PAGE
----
Commentary

Tackling post-LDC graduation challenges

Mamun Rashid

11th November, 2020 09:24:14 printer

Tackling post-LDC graduation challenges

Bangladesh in every possibility will get into the next trajectory of graduation from LDC status from next year. A World Bank executive in charge of helping the countries post LDC graduation was sharing some thoughts after the visit last year. According to the person Bangladesh government seniors want to graduate from LDC as honourable Prime Minister wants this to happen and wants to see Bangladesh even a developed country by 2041. However, if not all, a large portion of the government seniors- secretaries or ministers, want Bangladesh to keep on enjoying all the preferential treatments it had been enjoying as an LDC.

 

So, the natural question came up for corridor discussions was- what is the cost of LDC graduation for Bangladesh? It is being usually thought a lot of loans at concessional rates and preferential treatments we receive against our exports are likely to cease after we graduate into a developing country, if not instantly at least gradually. Aid flows will be more based on stricter need assessment and adherence to minimum acceptable compliance requirements.

On the other hand, there are also discussions: a country that could dare to finance a large Padma bridge and are competing with most of the developing countries like India, Vietnam, Pakistan, Sri Lanka and Indonesia with regard to apparel exports and survive should also be prepared to absorb the opportunity cost for LDC graduation. As our former finance minister repeatedly mentioned in the parliament- today, tomorrow or day after Bangladesh has to stand up on its own, hence the country after so many years of independence and more importantly with a more or less enviable GDP growth should do a ‘deep-dive’ assessment of the impact and cost of graduation into a developing country. Analysts were talking of a USD 7 billion loss in export earnings after graduation to a developing country in 2024. According to the analysis put forward by our planning commission- the country could lose the export market, especially in the European Union (EU), Canada, Australia, Japan, India and China.

It might also be deprived of the concessional loan benefit from the multilateral and bilateral development partners after its graduation from an LDC category. These projections were made at the newly framed Perspective Plan 2021-2041.

General Economics Division (GED) at the planning commission prepared the vision paper where Bangladesh wants to be a developed nation by 2041.

Based on the simulation results from the global dynamic general equilibrium model, the plan mentioned the loss of preferences in the markets like EU, Canada, Australia, Japan, India and China in 2024 might lead to an annual reduction in the total exports by 11 per cent or equivalent to around USD 7 billion given the current projection of export growth.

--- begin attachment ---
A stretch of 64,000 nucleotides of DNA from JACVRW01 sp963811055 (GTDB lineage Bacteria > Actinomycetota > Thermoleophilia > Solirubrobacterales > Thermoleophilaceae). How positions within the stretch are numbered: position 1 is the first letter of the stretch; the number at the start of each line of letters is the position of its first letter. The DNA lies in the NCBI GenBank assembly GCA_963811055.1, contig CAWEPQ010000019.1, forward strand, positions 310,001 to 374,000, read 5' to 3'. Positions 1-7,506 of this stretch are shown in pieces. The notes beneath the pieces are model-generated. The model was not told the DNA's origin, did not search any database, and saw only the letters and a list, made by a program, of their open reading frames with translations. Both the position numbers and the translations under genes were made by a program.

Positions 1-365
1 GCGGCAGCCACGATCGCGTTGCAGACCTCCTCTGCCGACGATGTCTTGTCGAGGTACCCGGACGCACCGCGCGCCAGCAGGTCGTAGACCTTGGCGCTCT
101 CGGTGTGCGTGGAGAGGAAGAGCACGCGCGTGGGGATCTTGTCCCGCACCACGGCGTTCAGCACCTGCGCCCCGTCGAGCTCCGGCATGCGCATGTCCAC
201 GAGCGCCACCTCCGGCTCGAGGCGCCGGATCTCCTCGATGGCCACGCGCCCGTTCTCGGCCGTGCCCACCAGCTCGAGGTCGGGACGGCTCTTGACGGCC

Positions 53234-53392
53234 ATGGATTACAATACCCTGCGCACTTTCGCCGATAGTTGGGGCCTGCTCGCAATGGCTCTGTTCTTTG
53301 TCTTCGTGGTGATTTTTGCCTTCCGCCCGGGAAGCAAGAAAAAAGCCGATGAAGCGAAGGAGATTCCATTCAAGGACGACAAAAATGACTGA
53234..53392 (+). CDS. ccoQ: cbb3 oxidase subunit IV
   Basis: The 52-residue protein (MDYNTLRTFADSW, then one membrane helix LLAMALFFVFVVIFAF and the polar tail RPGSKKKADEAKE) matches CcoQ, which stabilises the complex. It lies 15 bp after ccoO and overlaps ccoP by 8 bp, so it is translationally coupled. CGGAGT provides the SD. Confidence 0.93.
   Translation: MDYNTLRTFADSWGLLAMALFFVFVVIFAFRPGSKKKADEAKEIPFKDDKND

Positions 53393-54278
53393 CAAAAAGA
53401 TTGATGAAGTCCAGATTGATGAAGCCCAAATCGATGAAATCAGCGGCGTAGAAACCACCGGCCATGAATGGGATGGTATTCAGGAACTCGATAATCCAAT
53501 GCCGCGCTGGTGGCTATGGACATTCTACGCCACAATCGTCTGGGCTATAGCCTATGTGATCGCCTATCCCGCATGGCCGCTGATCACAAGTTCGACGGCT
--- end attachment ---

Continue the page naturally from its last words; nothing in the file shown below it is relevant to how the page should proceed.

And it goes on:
It also mentioned although the graduation as non-LDC would improve the country's image and rating for attracting foreign direct investments, there will be several risk factors associated with the graduation.

As mentioned earlier the country would lose its preferential trade benefits in the EU market, the largest business destination of the local garment and textile products.

Besides, many of the exemptions of WTO provisions, including the cut in tariff and subsidies, and adherence to the intellectual property rights (especially for the pharmaceutical sector) will no longer be available after 2024, except for the EU, which allowed a transition period up to 2027.

As an LDC, Bangladesh along with its 48 peers currently enjoys duty and quota-free benefits under the EU's Generalized System of Preferences (GSP).

According to the Export Promotion Bureau, Bangladesh earned US$ 18.70 billion, 51 per cent of its total USD 36.6 billion export earnings, from the European markets in the fiscal year 2019-20.

On the other hand, the paper said much of the perspective benefits are not automatic as Bangladesh must work quite a lot to materialise those.

It said though the benefits are not automatic, almost all the possible losses would be automatic as soon as the country graduates from the LDC status.

The paper further stated that Bangladesh must prepare itself over the next seven years to counter or tackle the losses. It also suggested some action plans and policy reforms for tackling the losses and protecting the export growth.

According to the paper, Bangladesh's only option is to go for bilateral negotiations with the EU countries as well as other key trading partners like Canada, Australia, Japan, India and China for getting some preferential treatment.

Besides, the government should launch bilateral negotiations with some regional blocs like the ASEAN for neutralising its possible export losses after graduation to a developing country.

For those negotiations, the country also needed to ensure standard international labour rights and go for trade liberalisation reducing the higher taxes on import products.

It is also apprehended if we continue with our current high tax regime, our trading partners would not be interested to enter into bilateral agreements on offering possible benefits in their markets.

We, of course, need to do an opportunity loss and gain analysis regarding our concessional loans versus loans at commercial rates after graduation, export loss and possible increase through improvement of competitive advantages, skills development and liberation of the regulatory regime. Graduation seems to be a ‘one-way traffic’ for us with our favourable track record so far. Now, the best option would be to be better prepared.

Mamun Rashid is an economic analyst.


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